The Meeting of the Lord in the Temple


And behold, there was a man in Jerusalem whose name was Simeon, and this man was just and devout, waiting for the Consolation of Israel, and the Holy Spirit was upon him. And it had been revealed to him by the Holy Spirit that he would not see death before he had seen the Lord’s Christ. So he came by the Spirit into the temple. And when the parents brought in the Child Jesus, to do for Him according to the custom of the law, he took Him up in his arms and blessed God and said: “Lord, now You are letting Your servant depart in peace, according to Your word; for my eyes have seen Your salvation which You have prepared before the face of all peoples, a light to bring revelation to the Gentiles, and the glory of Your people Israel.”  (Luke 2:25-32)

While the American news media will regale us on February 2 with nonsense about a groundhog forecasting the weather, in the Church on this day we remember the event of Mary and Joseph taking the 40-day old baby Jesus to the Temple in fulfilment of the Law to make an offering to God for their newborn son. The Church remembers the event in the Feast of the Meeting of the Lord in the Temple. The Gospel event is interpreted as having great theological meaning as it explores the relationship between the Messiah, the Torah and the Temple. In the narrative, the holy Simeon proclaims upon gazing on Jesus that he now sees with his own eyes God’s salvation. He sees not just the Savior but salvation itself (or salvation personified). Salvation is not an event, but a person—Jesus the incarnate God. When we look upon an icon of Jesus, we are seeing our salvation!

For this Feast of the Meeting of the Lord in the Temple, I offer three thoughts about the temple. First, Roman Catholic scholar Jean Danielou points out that as far back as Methodius of Olympus (d. 311AD), the Temple had a spiritual significance which went way beyond it just being the place where God dwelt on earth. The Temple is important because it helps reveal to us the different levels of reality in which we function and in which God reveals Himself. The Temple connects the heavenly reality with the Old Testament (the Tabernacle) and with the New Testament (the Church). Christ’s appearance in the Temple is bringing together all the promises and prophecies of the Old Testament, not only with their fulfillment in the New Testament, but with the eschatological Kingdom of Heaven, thus uniting all things in history and heaven together in Christ (time and eternity are united in Christ).

“Methodius would seem, therefore, to assume three levels of reality: the Jewish Tabernacle was the shadow (skia), the church is the image (eikon), and the heavenly city is the reality (aletheia).”   (GOSPEL MESSAGE AND HELLENISTIC CULTURE, p 291)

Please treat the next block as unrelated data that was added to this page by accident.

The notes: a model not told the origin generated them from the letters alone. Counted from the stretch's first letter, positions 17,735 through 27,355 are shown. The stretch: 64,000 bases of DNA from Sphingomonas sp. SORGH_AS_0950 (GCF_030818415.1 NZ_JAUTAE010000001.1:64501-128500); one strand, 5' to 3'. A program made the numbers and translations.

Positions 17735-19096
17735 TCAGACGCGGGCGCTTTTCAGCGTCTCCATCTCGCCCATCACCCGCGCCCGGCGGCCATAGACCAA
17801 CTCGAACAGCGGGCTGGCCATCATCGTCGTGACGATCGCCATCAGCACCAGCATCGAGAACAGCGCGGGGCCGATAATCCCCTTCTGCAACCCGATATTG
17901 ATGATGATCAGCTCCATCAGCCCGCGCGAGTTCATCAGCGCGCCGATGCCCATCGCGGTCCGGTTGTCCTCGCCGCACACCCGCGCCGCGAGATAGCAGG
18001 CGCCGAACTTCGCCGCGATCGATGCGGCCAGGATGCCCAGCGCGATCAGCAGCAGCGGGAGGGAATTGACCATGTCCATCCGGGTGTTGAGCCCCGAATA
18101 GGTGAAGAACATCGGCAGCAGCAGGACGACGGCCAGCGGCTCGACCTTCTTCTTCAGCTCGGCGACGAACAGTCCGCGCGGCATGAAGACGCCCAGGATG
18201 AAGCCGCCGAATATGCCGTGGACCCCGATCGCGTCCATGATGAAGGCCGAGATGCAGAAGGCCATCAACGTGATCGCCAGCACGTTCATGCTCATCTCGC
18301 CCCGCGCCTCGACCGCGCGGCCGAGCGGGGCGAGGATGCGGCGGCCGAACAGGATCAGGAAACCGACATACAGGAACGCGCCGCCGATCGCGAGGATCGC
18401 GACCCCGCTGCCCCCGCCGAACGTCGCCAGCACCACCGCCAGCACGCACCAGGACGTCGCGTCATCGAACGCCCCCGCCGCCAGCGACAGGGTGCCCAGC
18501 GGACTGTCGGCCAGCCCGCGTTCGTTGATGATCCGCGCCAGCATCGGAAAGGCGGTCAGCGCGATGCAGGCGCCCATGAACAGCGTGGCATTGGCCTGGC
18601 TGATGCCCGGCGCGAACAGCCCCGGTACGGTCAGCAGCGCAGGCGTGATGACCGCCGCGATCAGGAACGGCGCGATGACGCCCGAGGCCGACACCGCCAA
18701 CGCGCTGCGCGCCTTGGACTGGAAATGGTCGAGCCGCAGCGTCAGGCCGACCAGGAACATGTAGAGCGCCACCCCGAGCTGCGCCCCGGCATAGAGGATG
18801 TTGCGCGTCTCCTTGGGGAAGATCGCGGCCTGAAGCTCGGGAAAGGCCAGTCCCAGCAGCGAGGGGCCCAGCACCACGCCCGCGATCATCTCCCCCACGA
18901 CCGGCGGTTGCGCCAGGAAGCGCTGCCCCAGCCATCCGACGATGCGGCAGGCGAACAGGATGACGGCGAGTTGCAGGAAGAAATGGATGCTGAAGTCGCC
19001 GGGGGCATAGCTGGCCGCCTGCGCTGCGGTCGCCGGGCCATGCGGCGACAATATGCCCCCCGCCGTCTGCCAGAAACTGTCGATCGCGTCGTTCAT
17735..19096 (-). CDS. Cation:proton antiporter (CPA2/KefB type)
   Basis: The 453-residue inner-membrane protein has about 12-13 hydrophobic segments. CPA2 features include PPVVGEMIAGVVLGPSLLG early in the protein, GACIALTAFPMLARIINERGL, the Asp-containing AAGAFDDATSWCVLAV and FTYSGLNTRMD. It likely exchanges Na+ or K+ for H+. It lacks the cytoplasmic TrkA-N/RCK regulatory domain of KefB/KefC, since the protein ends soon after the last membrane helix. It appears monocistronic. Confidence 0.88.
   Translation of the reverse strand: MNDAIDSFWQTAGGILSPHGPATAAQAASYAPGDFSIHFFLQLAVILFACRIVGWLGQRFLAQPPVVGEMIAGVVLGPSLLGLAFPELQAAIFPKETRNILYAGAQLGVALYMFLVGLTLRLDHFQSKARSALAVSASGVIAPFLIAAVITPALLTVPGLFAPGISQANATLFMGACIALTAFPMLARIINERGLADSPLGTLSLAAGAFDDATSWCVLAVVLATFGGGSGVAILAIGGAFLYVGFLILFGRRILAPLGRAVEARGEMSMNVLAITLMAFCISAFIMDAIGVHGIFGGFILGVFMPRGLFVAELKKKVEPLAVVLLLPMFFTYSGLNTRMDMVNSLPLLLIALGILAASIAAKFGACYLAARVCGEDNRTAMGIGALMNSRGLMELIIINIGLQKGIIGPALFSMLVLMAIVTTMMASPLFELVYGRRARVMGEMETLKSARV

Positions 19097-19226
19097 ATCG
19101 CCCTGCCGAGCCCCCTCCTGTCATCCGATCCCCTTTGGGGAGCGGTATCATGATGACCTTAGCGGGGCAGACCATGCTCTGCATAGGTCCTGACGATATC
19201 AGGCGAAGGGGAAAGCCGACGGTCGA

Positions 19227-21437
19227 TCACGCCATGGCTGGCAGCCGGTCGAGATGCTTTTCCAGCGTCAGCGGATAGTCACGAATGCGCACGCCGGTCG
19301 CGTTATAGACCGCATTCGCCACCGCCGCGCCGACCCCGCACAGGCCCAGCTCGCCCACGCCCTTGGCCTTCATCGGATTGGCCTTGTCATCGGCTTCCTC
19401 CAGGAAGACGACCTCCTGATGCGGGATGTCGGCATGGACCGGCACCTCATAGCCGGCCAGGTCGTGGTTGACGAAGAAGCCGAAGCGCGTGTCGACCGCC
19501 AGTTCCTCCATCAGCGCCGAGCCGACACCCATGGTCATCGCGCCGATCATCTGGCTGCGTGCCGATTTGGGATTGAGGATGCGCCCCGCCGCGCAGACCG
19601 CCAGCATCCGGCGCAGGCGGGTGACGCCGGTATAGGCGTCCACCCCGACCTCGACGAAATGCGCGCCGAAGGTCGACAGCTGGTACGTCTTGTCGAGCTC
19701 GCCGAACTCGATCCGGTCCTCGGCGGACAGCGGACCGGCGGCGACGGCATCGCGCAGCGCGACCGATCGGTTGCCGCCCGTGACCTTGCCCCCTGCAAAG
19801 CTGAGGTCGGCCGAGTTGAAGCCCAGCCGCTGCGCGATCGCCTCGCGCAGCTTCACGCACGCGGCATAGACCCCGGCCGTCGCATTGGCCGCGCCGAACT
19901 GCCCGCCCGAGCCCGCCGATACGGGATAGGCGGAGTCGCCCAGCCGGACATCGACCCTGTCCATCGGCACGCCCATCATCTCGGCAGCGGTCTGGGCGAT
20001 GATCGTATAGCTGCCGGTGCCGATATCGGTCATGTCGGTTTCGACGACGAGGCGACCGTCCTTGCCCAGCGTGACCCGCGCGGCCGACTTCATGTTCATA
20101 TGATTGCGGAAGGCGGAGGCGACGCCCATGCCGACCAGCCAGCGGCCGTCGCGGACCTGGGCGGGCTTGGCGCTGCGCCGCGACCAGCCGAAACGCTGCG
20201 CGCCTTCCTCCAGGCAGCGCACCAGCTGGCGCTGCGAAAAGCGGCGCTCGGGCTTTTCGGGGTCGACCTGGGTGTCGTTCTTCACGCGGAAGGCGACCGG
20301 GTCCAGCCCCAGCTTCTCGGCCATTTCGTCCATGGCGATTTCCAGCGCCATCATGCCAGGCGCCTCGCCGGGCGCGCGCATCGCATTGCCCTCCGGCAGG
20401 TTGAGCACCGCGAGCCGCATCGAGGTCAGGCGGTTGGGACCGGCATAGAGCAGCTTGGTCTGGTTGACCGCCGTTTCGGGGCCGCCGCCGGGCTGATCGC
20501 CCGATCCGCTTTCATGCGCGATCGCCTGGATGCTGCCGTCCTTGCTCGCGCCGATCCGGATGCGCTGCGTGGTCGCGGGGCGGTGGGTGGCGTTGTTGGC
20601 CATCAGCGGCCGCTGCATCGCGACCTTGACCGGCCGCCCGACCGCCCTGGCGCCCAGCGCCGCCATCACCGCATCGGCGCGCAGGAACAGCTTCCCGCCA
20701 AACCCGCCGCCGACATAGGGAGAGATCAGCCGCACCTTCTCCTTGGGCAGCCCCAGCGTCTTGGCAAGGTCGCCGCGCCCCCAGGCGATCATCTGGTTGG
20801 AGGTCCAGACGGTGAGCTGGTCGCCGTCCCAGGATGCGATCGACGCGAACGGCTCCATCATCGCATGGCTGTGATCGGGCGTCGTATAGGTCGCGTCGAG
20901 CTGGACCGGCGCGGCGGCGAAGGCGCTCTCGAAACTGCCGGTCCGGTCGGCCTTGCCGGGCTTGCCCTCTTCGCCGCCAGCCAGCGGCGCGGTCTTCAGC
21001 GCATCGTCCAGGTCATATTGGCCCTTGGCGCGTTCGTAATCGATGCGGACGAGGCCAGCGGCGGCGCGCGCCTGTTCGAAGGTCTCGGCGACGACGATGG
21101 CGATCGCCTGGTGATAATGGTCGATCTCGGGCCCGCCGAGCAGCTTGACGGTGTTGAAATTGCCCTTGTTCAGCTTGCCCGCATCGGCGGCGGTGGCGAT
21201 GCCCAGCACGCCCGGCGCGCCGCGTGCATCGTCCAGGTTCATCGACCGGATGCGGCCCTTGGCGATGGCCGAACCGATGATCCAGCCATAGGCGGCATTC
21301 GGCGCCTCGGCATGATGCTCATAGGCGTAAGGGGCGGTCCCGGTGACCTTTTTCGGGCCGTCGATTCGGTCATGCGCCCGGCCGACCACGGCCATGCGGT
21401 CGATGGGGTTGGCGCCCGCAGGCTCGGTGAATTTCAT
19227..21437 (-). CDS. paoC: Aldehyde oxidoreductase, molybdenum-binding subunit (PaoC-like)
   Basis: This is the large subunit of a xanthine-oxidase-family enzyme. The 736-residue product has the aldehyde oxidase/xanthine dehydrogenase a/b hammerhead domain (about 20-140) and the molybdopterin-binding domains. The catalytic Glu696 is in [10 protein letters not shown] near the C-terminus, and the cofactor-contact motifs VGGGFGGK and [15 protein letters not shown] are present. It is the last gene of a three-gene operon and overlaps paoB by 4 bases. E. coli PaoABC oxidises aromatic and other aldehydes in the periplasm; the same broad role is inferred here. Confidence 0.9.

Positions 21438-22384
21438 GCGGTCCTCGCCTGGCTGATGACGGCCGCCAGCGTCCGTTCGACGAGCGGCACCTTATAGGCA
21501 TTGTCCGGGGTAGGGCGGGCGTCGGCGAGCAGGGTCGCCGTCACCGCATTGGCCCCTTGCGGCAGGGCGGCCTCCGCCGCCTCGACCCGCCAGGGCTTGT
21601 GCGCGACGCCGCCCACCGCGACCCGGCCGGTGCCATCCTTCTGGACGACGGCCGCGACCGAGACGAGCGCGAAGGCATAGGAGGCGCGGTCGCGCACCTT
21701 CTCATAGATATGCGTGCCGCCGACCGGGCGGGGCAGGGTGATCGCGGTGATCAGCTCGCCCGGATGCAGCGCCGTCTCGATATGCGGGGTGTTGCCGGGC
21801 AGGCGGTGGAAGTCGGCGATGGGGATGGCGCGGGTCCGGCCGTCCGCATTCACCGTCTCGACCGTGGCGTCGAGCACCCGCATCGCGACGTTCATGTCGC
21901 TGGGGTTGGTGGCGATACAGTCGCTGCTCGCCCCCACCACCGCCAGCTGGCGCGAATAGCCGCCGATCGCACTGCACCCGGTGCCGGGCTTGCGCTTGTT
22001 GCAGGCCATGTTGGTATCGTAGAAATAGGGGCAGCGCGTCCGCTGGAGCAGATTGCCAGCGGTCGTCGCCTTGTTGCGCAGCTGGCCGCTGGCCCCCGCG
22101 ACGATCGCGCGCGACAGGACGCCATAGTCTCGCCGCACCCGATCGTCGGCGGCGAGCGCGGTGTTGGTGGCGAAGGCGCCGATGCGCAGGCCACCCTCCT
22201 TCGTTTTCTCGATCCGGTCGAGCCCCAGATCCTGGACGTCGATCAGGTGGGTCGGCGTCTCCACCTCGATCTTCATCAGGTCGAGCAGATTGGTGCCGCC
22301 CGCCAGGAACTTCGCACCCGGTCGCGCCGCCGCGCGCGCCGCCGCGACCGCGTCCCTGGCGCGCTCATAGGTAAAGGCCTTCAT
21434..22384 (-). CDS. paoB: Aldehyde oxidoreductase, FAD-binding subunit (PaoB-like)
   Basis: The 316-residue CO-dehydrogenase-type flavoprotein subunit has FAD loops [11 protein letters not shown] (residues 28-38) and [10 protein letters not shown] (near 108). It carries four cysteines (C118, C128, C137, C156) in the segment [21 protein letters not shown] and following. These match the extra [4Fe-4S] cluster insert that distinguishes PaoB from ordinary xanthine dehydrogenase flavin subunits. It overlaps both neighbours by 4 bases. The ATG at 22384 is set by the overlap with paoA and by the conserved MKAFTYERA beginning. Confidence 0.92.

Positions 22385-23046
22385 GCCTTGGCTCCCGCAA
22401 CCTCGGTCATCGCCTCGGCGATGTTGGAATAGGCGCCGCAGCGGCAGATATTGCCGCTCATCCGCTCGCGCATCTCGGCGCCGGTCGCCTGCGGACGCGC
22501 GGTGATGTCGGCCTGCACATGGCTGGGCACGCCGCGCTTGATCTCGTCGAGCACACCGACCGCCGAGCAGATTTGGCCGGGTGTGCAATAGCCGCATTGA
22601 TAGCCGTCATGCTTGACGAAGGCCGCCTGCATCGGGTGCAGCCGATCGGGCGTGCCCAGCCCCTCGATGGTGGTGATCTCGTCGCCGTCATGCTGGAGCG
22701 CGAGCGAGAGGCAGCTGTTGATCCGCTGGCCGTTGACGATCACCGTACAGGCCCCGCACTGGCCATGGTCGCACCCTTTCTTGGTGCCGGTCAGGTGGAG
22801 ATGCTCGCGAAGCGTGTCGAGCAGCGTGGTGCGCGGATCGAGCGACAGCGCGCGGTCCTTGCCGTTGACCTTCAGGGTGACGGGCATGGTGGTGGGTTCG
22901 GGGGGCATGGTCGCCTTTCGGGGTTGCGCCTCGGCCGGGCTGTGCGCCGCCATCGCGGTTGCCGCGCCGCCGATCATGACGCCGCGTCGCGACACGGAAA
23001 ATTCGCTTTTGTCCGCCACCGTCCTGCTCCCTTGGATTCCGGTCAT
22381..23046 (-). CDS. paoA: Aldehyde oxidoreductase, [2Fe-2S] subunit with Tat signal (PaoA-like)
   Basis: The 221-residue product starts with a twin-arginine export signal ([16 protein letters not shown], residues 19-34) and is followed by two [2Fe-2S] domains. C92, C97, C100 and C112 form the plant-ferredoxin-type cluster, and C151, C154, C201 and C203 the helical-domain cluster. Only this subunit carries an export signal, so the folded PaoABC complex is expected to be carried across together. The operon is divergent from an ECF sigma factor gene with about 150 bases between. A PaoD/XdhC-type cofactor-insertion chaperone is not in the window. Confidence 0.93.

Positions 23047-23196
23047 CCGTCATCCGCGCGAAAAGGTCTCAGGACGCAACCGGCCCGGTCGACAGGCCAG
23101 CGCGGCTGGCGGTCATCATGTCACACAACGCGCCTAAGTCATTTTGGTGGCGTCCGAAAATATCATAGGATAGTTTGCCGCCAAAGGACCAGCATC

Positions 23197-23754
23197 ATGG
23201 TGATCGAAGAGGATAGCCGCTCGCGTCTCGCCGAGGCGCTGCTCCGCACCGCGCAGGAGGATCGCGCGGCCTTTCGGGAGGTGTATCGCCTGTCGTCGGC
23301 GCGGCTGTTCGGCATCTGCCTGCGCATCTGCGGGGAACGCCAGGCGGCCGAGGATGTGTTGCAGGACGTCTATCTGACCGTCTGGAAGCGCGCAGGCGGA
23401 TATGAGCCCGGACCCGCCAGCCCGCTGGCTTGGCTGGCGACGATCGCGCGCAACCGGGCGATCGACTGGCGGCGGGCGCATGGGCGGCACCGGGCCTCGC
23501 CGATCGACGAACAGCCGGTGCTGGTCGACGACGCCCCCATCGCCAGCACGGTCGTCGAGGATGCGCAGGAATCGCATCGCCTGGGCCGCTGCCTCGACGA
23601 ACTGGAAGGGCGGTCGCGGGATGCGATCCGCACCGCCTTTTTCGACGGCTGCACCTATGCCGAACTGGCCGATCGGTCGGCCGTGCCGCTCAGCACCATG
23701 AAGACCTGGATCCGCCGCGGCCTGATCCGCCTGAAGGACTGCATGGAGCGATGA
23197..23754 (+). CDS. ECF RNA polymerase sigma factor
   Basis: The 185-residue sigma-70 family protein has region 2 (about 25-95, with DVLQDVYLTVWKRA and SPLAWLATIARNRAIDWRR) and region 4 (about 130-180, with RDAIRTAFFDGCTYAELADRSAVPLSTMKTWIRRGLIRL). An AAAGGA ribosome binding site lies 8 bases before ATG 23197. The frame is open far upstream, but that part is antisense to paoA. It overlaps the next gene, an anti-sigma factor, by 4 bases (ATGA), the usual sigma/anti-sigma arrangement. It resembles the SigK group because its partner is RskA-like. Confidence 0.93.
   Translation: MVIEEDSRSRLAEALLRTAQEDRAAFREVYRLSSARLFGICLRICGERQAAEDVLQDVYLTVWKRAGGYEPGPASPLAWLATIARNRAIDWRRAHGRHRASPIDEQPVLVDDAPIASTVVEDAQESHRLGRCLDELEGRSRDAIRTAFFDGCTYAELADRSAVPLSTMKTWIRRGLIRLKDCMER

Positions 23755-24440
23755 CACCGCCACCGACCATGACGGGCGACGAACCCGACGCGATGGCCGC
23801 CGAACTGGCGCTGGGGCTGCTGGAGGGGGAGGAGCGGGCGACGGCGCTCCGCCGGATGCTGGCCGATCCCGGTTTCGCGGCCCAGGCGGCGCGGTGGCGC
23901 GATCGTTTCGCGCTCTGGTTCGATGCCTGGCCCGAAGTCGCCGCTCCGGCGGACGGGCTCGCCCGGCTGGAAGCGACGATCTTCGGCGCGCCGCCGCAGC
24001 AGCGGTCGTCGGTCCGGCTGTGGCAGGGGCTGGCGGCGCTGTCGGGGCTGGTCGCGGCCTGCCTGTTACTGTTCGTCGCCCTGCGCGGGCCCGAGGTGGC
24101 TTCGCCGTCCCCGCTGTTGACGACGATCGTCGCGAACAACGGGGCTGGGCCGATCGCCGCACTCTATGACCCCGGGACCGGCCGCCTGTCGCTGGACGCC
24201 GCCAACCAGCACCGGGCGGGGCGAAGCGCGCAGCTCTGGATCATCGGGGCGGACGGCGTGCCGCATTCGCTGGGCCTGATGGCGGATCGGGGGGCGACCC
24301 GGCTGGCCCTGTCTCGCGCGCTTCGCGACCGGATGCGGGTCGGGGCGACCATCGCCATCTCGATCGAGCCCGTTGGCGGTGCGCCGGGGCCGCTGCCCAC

What the Old Testament Jews could only perceive in a foreshadowing, the Church reveals and yet it remains still an icon of the reality which is the Kingdom itself: there is much more to come, maybe even the best is yet to come.

Second, Robert Taft, another Roman Catholic scholar, reminds us that our parish buildings are not in fact temples. Rather, in the early Church it was the people themselves assembled together who were the Temple of God, for God dwelt in His people, not in a building.

“A Christian church is not a temple. Originally the community, and not some material shrine, was the dwelling of God’s presence. In time it became customary to see the church building as a symbol of the mysteries it housed.”   (THE BYZANTINE RITE: A SHORT HISTORY, p 36)

Remembering that it is the parish community gathered together that forms God’s Temple, not the parish building (no matter how gilded it is nor if it is a perfect Byzantine design). Thus we, the parishioners form the Temple of God, and even if we have to be absent from the communal liturgy, we still are God’s Temple wherever we go. Even if we never went to a church building, as the Body of Christ we would still form God’s temple on earth.

Third, when we realize we the community of believers (whether assembled or scattered) form God’s temple, we come to understand we can never leave God’s temple, because we are that temple and thus if we remain faithful, we bring God wherever we happen to be.

“Do not indulge despondency and distress if illness prevents you from going to church. The apostle has told us that we ourselves are the temple of the living God (2 Cor 6:16). Let that temple suffice you.”   (Macarius of Optina, RUSSIAN LETTERS OF SPIRITUAL DIRECTION 1834-1860, p 62)

For we are the temple of the living God; as God said, “I will live in them and move among them, and I will be their God, and they shall be my people. (2 Corinthians 6:16)

So then you are no longer strangers and sojourners, but you are fellow citizens with the saints and members of the household of God, built upon the foundation of the apostles and prophets, Christ Jesus himself being the cornerstone, in whom the whole structure is joined together and grows into a holy temple in the Lord; in whom you also are built into it for a dwelling place of God in the Spirit. (Ephesians 2:19-22)

And I saw no temple in the city, for its temple is the Lord God the Almighty and the Lamb. (Revelation 21:22)

There will be no church building in God’s Kingdom for God Himself will be our Temple! And we will abide in Him and He in us. The Feast of the Meeting of the Lord in the Temple claims the role of the Temple on earth has been fulfilled and so the Temple is passing away. For now we, God’s people, the Church, are God’s Temple on earth. In heaven, He will be our Temple.

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